Sono Motors has announced its intention to present the new prototype generation of the Sion at CES in January 2021. Furthermore, that might soon not be Sono Motors’ only connection to the US, as the Munich-based startup is reportedly aiming for the U.S. stock market.
According to Sono Motors, the new generation prototypes will demonstrate the development progress the company has made despite the Covid 19 pandemic. It is to be unveiled at the all-digital CES (Jan. 11-14, 2021).
With the prototype, Sono aims to take another big step toward volume production. “For the first time, we integrated parts in a prototype that will also be installed in the series vehicle,” said Denis Azhar, Group Lead Sion at Sono Motors. “The successful assembly is the result of strong partnerships with suppliers and employees from the facility in Roding.”
Just last week, Sono Motors announced a collaboration with Team Rosberg Engineering. The chassis developed as part of the collaboration is already installed in the prototype and will form the basis for the production chassis, Sono said.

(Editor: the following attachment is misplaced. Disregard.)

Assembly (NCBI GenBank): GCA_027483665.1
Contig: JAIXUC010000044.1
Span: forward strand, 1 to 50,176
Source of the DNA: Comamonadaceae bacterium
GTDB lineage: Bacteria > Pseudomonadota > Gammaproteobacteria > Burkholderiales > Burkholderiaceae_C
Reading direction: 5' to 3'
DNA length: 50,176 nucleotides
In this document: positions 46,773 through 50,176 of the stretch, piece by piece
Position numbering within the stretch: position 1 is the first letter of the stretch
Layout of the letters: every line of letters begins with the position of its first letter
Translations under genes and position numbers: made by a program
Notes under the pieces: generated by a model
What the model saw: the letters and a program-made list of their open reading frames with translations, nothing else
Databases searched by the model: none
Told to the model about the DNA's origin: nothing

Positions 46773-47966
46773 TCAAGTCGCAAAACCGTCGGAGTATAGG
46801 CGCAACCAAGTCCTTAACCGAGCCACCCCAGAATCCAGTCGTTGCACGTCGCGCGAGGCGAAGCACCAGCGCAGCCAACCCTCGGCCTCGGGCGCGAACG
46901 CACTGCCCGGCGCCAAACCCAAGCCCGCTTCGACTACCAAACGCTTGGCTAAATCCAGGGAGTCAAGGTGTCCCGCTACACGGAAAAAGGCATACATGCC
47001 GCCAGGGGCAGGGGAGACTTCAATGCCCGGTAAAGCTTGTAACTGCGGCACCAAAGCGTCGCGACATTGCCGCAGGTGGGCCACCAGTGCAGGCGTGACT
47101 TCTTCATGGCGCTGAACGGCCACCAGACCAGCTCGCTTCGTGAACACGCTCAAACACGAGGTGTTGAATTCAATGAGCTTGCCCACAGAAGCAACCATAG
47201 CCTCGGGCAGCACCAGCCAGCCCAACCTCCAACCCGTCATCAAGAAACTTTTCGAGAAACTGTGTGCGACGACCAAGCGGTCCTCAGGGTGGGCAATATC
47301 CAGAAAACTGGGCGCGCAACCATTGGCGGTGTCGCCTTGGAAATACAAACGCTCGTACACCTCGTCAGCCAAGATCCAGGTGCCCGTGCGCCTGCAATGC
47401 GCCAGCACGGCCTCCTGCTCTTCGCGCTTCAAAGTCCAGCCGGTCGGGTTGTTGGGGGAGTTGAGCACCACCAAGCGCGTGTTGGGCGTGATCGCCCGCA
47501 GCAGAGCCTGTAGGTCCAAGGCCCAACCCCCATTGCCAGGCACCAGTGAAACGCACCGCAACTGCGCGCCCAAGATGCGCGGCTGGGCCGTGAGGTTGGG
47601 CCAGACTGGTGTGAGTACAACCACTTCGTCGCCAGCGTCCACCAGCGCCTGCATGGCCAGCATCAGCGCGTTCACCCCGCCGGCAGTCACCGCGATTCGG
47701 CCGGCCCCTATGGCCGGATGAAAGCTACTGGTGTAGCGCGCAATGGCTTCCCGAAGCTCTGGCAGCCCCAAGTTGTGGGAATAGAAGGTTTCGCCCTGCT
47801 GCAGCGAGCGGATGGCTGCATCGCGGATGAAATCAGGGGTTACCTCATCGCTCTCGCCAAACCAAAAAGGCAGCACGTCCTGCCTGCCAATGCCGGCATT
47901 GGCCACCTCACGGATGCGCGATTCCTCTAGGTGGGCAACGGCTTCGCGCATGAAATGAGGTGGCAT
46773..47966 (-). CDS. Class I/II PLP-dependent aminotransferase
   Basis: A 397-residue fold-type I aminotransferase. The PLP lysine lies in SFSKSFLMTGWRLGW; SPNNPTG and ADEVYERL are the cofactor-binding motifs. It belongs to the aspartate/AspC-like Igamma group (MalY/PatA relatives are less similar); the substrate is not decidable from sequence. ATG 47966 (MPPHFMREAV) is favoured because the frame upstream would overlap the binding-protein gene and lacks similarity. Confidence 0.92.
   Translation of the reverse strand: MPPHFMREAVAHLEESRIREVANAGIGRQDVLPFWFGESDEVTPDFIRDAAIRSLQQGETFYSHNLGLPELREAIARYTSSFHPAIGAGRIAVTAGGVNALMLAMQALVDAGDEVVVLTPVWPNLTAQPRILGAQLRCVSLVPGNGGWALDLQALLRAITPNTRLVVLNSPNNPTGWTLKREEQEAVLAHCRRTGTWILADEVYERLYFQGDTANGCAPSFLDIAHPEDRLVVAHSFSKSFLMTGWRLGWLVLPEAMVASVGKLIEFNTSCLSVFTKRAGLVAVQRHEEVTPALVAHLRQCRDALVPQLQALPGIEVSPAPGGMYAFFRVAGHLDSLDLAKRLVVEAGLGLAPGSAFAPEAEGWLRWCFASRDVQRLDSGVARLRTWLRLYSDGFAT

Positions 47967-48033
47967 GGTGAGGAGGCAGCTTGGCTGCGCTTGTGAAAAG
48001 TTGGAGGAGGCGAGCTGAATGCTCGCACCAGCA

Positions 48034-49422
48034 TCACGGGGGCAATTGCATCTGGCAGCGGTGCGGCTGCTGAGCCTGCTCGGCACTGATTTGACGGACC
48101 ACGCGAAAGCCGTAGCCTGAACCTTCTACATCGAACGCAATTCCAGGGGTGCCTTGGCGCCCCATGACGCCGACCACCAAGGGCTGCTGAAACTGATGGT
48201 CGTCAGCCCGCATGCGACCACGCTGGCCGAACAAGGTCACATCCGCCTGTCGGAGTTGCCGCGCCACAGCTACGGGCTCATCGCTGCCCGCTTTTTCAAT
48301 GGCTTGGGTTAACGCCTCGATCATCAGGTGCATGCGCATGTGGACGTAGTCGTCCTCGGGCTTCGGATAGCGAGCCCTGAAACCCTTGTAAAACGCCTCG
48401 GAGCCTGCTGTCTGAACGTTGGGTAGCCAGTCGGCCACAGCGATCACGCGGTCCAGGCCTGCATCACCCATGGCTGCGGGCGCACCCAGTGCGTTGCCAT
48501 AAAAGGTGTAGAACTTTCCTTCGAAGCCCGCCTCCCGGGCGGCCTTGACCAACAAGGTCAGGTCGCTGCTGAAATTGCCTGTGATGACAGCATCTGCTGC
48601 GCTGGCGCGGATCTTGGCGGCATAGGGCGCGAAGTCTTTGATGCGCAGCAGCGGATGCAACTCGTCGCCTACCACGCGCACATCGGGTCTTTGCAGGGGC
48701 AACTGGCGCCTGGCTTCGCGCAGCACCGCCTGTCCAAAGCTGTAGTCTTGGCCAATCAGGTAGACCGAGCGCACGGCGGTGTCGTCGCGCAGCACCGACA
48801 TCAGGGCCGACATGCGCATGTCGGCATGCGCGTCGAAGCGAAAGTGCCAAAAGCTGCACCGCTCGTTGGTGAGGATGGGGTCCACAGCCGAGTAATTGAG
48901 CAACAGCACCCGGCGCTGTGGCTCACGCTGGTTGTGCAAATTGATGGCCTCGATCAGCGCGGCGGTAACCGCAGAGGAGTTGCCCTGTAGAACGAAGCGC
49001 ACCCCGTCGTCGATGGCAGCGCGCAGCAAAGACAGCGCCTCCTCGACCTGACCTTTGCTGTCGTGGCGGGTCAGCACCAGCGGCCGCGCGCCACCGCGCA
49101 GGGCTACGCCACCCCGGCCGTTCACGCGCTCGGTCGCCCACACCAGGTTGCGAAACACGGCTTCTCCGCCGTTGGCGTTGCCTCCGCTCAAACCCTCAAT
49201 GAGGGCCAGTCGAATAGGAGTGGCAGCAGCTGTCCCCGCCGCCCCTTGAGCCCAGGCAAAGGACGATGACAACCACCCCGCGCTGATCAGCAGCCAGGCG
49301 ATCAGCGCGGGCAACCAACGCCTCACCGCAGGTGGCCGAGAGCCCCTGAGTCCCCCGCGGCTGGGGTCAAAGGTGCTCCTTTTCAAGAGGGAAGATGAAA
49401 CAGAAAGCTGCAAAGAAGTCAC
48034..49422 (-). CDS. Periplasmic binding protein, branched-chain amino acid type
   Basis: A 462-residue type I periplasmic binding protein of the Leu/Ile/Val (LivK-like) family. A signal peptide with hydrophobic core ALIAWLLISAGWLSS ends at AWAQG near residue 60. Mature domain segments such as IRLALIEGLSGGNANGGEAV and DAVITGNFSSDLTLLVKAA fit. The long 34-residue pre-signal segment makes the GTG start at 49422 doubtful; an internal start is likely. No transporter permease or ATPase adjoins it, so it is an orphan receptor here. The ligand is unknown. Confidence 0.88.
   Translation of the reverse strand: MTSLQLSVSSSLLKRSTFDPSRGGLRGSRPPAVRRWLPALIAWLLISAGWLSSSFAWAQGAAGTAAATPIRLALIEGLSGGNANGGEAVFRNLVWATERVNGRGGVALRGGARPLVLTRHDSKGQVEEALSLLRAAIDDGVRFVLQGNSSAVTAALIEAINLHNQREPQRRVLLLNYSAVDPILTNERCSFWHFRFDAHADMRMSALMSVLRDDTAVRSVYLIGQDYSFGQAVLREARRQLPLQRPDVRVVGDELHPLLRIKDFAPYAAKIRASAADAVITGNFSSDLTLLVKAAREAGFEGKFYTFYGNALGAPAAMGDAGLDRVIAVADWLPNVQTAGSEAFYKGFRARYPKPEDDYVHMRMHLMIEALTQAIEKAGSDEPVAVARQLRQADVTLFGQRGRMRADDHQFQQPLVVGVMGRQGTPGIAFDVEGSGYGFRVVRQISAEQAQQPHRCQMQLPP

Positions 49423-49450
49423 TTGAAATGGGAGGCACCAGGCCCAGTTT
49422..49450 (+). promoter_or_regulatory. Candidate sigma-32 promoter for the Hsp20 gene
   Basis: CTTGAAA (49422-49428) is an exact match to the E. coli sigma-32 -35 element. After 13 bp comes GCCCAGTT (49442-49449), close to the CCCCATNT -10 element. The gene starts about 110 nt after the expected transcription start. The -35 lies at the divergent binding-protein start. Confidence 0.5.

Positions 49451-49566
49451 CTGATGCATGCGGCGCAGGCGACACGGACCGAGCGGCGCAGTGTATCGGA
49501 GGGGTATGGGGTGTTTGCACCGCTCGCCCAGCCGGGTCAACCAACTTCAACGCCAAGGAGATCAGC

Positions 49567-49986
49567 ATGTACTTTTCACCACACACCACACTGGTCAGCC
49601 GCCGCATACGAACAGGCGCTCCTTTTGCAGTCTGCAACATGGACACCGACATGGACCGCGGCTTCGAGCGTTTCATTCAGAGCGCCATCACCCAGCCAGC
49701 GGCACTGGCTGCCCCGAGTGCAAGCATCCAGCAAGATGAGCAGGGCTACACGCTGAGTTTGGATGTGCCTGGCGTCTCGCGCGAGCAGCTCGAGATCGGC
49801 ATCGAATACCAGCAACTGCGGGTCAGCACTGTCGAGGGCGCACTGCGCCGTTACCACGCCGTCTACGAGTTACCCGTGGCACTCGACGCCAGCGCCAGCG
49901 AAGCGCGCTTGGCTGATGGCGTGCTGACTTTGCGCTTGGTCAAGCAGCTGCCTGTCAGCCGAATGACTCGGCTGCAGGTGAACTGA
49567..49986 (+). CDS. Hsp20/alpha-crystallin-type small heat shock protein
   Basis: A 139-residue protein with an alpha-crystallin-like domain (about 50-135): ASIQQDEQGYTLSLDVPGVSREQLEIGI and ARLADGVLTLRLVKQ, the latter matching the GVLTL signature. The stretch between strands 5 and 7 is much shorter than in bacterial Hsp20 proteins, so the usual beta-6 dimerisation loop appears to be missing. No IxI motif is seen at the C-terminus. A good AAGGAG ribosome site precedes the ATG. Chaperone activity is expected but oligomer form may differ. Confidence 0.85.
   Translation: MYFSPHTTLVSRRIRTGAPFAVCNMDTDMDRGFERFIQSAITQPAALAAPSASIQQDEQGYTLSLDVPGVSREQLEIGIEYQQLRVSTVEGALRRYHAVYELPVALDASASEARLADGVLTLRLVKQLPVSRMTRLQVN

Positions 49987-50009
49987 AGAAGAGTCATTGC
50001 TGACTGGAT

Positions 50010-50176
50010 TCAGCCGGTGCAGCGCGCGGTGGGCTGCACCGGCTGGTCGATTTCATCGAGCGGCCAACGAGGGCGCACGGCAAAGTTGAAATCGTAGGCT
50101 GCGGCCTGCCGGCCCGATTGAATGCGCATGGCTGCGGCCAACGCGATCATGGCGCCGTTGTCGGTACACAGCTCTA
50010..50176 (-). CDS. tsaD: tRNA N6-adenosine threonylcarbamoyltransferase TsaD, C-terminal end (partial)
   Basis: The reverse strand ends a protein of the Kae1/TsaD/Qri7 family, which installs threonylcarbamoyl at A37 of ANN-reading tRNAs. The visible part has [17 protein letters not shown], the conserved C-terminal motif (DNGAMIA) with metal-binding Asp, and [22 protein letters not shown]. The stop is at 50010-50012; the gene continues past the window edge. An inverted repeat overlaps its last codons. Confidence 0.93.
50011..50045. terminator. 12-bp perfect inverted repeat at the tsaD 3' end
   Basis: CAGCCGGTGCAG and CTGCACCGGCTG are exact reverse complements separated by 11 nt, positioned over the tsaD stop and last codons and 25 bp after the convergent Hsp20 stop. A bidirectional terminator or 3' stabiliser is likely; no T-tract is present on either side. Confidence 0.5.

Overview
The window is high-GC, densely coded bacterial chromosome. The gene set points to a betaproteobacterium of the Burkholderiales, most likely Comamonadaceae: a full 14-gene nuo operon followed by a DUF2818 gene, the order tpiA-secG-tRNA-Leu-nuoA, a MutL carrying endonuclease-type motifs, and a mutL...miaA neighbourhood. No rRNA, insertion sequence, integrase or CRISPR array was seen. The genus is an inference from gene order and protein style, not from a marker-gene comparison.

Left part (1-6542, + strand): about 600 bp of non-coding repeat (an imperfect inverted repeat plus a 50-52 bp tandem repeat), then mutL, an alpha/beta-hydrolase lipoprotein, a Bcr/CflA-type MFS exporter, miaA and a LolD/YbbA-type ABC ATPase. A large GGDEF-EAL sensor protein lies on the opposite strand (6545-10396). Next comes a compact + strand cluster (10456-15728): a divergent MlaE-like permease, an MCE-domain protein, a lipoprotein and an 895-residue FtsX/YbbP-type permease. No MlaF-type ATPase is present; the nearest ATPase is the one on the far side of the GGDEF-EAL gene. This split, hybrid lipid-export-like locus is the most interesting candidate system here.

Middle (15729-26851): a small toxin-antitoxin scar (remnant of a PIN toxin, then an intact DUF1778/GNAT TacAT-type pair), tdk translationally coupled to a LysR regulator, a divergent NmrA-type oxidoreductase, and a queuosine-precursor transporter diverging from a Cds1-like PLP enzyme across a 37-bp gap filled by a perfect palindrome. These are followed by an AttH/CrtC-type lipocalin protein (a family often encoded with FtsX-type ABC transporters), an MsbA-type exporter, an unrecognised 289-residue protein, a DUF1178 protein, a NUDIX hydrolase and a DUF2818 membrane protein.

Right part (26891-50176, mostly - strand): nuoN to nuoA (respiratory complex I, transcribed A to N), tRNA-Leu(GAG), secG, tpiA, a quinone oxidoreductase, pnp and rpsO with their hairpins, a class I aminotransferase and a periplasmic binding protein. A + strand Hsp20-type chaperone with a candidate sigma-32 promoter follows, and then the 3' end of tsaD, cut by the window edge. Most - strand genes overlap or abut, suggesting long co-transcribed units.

In the current announcement, the Munich-based company also refers to the situation of a year ago. On December 1, 2019, the company had announced that important negotiations with strategic investors had failed and that instead they wanted to collect 50 million euros via crowdfunding for further development. After an extension into January 2020, the goal was achieved.
In the future, Sono Motors apparently wants to tap new sources of funds: As reported by the German Manager Magazin, Sono Motors is also planning an IPO in the USA. Without naming any sources, it says: “They want to go public on the U.S. stock exchange, where, after Tesla’s share price explosion, other electric car start-ups such as Nikola or Fisker have recently sought and found their fortune in the hope of support from yield-hungry investors. And had used placeholder companies already listed on the stock exchange, so-called SPACs, to do so.”
These “placeholder companies” were usually formed precisely for the purpose of merging with another company and are therefore also known as “special-purchase acquisition companies” (SPACs). With such a SPAC deal, the otherwise usual procedures of an own IPO can be accelerated enormously in the case of a merger, since the SPAC is already listed on the stock exchange. In the U.S., a traditional IPO can take up to two years.
The report does mention SPAC, but not whether Sono Motors also plans to go this route. If the capital is to flow quickly, this route seems obvious, given the otherwise standard timeframes for a U.S. IPO. The company has not commented on the information.